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Witness tells inquiry he thought ‘suicide bomber’ when he saw Salman Abedi

Neil Hatfield said there were alarm bells in his head when he saw the Manchester Arena attacker just before he struck.

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Salman Abedi (Greater Manchester Police/PA)

Salman Abedi (Greater Manchester Police/PA)

Salman Abedi (Greater Manchester Police/PA)

A father waiting to collect his four daughters at the end of Ariana Grande’s Manchester Arena concert said his first thought on seeing Salman Abedi was “suicide bomber”, the inquiry into the terror attack heard.

Neil Hatfield said he noticed a young man “in the process of lying down” as he approached a staircase to the raised mezzanine level of the City Room foyer about 10 minutes before the explosion at 10.31pm on May 22 2017.

The man was dressed all in black, wearing white trainers, with a backpack on the floor next to him, he said.

I thought 'suicide bomber' straight away, without very little doubt in my mindNeil Hatfield

Mr Hatfield said: “I noticed straightaway that whatever was in the bag was solid.

“It was rock solid and that’s what alarmed me.

“Alarm bells in my head just went straight away.

“I thought ‘suicide bomber’ straight away, without very little doubt in my mind.

“My heart was racing.

“He looked like a terrorist.

“I don’t know how to explain it, like a Bond villain.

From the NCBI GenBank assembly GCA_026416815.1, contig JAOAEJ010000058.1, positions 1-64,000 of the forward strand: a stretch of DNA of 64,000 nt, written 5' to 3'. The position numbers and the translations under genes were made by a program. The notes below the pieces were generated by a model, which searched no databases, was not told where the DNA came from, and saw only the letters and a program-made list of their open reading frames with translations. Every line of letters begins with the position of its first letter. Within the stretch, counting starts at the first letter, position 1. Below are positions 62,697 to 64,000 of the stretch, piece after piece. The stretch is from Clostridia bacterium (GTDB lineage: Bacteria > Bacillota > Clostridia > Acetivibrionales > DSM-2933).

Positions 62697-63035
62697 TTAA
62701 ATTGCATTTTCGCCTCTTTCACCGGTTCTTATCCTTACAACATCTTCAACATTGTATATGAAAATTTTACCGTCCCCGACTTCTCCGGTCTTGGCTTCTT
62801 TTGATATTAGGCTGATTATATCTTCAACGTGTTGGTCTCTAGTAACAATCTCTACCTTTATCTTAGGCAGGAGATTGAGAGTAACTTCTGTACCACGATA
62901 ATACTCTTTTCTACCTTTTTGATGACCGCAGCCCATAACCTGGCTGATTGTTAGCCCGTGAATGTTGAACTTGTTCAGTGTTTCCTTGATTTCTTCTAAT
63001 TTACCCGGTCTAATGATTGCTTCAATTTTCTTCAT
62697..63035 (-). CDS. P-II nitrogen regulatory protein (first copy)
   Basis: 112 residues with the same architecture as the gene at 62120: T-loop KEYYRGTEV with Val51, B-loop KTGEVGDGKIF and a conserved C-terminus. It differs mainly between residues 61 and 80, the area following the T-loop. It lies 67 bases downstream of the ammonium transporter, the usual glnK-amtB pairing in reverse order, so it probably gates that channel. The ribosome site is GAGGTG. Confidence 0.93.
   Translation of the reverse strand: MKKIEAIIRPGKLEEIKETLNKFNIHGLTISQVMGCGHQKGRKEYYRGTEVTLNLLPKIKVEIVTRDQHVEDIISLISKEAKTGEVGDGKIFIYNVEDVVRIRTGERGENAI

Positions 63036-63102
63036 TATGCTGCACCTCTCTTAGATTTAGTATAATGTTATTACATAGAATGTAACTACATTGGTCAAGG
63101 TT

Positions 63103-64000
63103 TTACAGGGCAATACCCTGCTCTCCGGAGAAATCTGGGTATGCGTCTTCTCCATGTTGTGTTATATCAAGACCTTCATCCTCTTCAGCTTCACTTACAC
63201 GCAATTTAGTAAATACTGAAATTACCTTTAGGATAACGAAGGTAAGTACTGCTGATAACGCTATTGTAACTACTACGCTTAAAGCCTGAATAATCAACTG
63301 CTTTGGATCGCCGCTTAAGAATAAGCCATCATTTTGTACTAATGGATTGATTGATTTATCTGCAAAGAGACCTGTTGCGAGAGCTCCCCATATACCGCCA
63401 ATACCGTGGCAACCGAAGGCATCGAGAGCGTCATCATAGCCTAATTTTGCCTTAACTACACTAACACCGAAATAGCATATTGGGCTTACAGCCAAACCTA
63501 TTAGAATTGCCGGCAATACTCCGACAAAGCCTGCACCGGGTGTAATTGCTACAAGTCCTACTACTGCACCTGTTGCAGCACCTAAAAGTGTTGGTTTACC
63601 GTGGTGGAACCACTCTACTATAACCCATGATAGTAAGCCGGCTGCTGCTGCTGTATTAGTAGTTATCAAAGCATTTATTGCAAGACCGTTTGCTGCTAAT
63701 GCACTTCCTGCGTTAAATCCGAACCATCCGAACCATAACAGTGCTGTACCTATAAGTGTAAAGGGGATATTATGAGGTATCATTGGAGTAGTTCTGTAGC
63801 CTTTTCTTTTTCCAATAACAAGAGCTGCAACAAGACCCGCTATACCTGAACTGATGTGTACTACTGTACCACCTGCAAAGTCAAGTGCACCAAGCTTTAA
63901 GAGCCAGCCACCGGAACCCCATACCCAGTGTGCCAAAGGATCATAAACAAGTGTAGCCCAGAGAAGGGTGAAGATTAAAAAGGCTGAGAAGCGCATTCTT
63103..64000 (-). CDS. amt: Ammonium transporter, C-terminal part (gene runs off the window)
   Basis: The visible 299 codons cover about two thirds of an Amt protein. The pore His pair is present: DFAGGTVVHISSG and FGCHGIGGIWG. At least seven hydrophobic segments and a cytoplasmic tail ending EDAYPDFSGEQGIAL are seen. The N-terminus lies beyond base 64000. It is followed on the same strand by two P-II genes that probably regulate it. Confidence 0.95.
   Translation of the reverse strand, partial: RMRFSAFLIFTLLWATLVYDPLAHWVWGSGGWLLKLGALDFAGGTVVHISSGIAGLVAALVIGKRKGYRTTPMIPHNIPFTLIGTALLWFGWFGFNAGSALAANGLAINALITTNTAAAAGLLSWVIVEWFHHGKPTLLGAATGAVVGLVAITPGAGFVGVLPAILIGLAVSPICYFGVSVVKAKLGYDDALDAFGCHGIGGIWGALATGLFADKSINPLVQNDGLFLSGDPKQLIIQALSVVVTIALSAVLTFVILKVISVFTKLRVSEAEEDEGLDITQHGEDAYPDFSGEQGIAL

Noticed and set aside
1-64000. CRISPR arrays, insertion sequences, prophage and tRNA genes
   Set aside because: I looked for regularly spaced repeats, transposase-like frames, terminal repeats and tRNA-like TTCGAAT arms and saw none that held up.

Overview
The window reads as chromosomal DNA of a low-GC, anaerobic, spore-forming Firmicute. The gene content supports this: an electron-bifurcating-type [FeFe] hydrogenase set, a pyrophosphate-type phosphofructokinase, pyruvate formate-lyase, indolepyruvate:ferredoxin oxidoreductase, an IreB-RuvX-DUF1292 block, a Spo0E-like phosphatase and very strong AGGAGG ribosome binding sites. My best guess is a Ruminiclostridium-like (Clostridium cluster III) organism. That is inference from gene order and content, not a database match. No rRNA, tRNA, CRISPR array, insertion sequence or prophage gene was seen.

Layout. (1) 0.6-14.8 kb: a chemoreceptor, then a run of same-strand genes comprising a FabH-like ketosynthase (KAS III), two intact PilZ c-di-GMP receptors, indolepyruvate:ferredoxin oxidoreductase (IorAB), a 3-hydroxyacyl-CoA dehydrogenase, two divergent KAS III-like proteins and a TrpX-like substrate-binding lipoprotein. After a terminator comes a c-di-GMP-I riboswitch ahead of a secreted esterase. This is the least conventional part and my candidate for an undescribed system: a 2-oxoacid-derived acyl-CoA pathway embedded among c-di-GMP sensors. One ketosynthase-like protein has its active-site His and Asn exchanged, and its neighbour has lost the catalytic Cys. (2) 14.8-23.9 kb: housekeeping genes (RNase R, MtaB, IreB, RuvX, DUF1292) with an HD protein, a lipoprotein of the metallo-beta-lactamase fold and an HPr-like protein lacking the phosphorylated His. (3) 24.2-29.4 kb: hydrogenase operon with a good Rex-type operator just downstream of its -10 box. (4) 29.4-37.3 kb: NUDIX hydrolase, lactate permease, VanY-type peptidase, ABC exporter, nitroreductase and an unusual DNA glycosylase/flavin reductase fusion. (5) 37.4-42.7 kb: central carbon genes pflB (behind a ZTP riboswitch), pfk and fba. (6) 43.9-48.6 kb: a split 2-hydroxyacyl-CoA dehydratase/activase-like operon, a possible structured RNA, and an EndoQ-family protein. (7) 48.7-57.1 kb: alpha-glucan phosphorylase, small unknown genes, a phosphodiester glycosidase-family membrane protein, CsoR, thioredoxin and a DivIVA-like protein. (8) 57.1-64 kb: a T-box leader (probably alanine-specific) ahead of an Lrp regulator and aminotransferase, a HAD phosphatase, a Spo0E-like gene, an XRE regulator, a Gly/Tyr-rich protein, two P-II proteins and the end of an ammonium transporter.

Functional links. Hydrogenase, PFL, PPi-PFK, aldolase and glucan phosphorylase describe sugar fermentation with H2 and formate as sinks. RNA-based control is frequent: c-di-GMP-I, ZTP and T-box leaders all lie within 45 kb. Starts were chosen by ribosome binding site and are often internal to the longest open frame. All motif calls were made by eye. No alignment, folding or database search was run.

“It was the bag, it was massive.”

He said he tried to convince himself the man on the mezzanine level was not a bomber but it was “constantly on his mind” as he then saw two security guards below who appeared to be in conversation.

The young man was sitting on the top step of the stairs when he next turned round to check on him, said Mr Hatfield.

He said: “As far as I knew they knew he was there and were talking about him and they were going to do something about it.

“It sort of gave me a bit of relief but I was still watching him.

“I looked him in his eyes and I could see he was emotionally distressed.

“He seemed scared.

“He seemed frightened, he didn’t seem right.

“My heart was getting faster and faster, and I was thinking this guy is moving into position to do something right now.

“I thought to myself if that’s a bomb we were all dead, I really did.

“I thought he was to get up and do exactly what he did.

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Salman Abedi at Victoria Station making his way to the Manchester Arena (GMP/PA)

Salman Abedi at Victoria Station making his way to the Manchester Arena (GMP/PA)

PA

Salman Abedi at Victoria Station making his way to the Manchester Arena (GMP/PA)

“I thought he was going to get up, walk into the middle of the room and do what he did.

“I kept looking to the doors thinking the police were going to come in.

“I thought they’d be there.

“I thought they’d be on it.

“I really did.

“I thought the security knew he was there.

“It was horrible situation to be in, I felt hopeless.

“He had a phone to his head, he had his head down, he was trudging along, it (the bag) was very heavy.

“He got into the crowd and he almost disappeared from view and I was like ‘where is he?’

“I almost had a bit of relief, he’s not doing anything.

“Then there was a massive flash of light.”

PA


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